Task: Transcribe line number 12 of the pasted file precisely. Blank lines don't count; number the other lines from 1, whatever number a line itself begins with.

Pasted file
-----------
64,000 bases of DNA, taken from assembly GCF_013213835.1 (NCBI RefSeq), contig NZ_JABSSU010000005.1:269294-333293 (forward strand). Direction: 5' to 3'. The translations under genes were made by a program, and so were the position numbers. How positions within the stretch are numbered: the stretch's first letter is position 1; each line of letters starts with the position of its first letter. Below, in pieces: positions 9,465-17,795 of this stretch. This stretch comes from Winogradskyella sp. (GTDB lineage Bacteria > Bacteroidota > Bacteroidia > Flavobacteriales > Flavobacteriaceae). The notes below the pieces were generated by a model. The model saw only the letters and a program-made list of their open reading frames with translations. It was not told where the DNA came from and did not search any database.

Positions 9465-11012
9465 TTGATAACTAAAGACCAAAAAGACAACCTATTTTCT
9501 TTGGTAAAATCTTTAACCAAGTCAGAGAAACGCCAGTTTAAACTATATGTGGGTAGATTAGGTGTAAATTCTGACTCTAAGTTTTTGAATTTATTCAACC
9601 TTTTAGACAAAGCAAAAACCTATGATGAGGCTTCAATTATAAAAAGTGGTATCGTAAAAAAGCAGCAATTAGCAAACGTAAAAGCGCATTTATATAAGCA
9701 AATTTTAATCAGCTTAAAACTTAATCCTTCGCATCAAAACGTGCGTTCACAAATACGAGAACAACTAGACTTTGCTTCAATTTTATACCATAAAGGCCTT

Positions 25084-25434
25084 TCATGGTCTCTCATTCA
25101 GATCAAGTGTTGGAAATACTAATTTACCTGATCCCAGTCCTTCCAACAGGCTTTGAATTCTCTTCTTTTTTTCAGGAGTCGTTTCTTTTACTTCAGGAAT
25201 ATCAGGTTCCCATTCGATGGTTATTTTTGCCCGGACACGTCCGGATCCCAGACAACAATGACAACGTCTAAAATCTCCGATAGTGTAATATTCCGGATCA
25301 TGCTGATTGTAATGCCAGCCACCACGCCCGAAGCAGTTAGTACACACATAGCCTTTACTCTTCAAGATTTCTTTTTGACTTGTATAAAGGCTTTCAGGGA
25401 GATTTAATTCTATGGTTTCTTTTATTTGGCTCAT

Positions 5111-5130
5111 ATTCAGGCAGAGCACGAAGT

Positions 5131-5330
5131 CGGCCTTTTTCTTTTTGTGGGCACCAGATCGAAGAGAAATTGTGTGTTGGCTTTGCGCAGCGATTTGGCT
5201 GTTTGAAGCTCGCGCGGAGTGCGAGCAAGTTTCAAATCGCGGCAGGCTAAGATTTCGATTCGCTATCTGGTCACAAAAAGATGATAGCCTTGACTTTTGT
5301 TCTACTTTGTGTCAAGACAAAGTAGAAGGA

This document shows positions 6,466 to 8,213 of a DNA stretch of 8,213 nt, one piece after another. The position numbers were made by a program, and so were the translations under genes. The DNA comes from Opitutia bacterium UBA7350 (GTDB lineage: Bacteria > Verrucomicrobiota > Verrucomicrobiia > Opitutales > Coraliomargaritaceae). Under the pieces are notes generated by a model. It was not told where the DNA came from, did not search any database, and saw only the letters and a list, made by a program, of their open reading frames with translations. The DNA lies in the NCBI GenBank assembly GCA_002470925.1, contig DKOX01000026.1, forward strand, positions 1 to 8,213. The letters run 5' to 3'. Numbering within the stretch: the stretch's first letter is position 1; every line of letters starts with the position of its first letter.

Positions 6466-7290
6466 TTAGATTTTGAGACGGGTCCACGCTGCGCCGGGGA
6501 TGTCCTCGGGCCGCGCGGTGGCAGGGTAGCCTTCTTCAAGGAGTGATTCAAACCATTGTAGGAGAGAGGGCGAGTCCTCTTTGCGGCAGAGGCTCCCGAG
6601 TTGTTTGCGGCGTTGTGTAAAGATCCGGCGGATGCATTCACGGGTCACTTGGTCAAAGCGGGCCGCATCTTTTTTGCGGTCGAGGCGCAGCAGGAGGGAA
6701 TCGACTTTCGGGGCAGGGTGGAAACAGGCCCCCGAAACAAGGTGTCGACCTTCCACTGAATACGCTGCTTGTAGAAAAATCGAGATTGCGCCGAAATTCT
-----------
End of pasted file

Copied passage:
25401 GATTTAATTCTATGGTTTCTTTTATTTGGCTCAT